Signs of Alcoholism – How Can You Tell if Someone Has a Drinking Problem?

Signs of Alcoholism – How Can You Tell if Someone Has a Drinking Problem?

Signs of Alcoholism
Post Date: April 12, 2019

Signs of Alcoholism – How Can You Tell if Someone Has a Drinking Problem?

It’s a question no one wants to ask: “Is my loved one an alcoholic?” In a world of normalized drinking and changing definitions, it can be difficult to distinguish someone with alcohol use disorder from a social drinker. The National Institute on Alcohol Abuse and Alcoholism is a key resource for those who suspect that their friends or family members may have a drinking problem. Recent NIAAA research shows that, out of the country’s population of 327 million, an estimated 16 million people in the United States alone have alcohol use disorder.

What is Alcohol Use Disorder?

Alcohol Use Disorder (AUD) is defined as “a chronic, relapsing brain disease characterized by an impaired ability to stop or control alcohol use despite adverse social, occupational, or health consequences.” The diagnostic criteria include questions like “In the past year, have you wanted a drink so badly you couldn’t think of anything else?” and “Have you continued to drink even though it was causing trouble with your family or friends?”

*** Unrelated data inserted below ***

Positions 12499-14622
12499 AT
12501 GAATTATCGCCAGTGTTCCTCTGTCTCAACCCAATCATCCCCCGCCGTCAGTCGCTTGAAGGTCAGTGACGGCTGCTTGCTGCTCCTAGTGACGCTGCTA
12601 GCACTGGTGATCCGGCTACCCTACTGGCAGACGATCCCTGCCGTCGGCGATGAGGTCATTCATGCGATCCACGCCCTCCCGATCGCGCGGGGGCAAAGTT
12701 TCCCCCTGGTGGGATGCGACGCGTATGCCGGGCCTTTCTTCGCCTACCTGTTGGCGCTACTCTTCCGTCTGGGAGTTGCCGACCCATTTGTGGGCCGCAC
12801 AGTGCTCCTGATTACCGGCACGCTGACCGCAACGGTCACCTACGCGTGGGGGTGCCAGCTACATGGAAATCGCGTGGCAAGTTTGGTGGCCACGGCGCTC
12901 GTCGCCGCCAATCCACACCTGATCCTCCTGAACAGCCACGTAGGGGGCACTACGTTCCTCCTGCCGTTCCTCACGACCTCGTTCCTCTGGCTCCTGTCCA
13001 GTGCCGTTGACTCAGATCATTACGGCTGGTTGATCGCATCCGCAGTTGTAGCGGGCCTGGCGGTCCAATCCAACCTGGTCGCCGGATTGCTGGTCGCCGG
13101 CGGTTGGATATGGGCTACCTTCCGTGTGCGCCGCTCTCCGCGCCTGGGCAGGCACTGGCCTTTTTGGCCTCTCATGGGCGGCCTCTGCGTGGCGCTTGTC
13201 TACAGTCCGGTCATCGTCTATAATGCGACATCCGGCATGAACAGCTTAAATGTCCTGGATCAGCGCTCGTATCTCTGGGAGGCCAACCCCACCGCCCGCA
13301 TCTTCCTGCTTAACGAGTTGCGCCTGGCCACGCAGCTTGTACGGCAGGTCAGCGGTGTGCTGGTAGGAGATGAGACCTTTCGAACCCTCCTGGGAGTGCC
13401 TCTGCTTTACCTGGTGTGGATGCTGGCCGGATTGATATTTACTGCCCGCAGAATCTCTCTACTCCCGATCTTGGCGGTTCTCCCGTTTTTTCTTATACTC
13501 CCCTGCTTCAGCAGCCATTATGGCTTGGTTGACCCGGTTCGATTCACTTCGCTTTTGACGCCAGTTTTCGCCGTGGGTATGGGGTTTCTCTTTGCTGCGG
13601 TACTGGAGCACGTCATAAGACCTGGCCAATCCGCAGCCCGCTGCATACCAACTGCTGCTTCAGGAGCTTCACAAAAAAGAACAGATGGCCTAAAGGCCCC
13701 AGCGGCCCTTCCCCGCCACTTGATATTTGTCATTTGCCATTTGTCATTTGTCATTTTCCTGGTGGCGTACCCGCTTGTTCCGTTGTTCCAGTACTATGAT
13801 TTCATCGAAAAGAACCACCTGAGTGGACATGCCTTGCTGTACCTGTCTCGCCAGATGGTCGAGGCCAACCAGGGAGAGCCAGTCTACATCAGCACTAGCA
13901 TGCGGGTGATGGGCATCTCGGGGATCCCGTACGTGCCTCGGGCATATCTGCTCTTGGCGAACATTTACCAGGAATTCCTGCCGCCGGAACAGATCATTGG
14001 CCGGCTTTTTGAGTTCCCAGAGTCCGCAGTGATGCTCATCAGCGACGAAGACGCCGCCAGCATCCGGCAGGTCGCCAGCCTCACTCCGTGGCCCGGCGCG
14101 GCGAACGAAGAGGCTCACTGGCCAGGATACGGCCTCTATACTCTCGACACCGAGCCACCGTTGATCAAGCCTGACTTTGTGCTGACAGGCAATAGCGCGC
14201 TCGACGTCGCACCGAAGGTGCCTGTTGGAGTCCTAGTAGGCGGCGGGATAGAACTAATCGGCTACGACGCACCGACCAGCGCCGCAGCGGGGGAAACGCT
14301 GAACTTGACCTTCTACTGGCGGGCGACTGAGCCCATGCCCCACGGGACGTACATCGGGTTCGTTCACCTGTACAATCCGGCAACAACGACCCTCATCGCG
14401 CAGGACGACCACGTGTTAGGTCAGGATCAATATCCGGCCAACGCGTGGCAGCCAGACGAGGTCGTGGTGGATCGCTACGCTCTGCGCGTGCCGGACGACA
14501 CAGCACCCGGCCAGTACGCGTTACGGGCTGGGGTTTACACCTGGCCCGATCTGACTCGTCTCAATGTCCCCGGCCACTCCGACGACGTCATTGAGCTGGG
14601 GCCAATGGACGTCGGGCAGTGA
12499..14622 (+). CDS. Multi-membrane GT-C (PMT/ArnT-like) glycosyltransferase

Like all substance use disorders, AUD can range from mild to severe. There are also divisions called the stages of alcoholism, and may be broken down into the early, middle/chronic, and end stages.

Stages of Alcoholism

Early Stage

The early stage of alcoholism sounds innocuous enough – it involves occasional binge drinking, originally in social situations and then in day-to-day life. People in this stage begin to feel uncomfortable about their alcohol consumption, experience blackouts, and find themselves preoccupied by thoughts of alcohol. They may begin lying about their drinking to friends and family, even going so far as to conceal liquor in other beverages to avoid suspicion. As their tolerance raises, they require more alcohol in order to get the same effect. As such, they may seem to be functioning normally and exhibit few signs of drunkenness.

Middle/Chronic Stage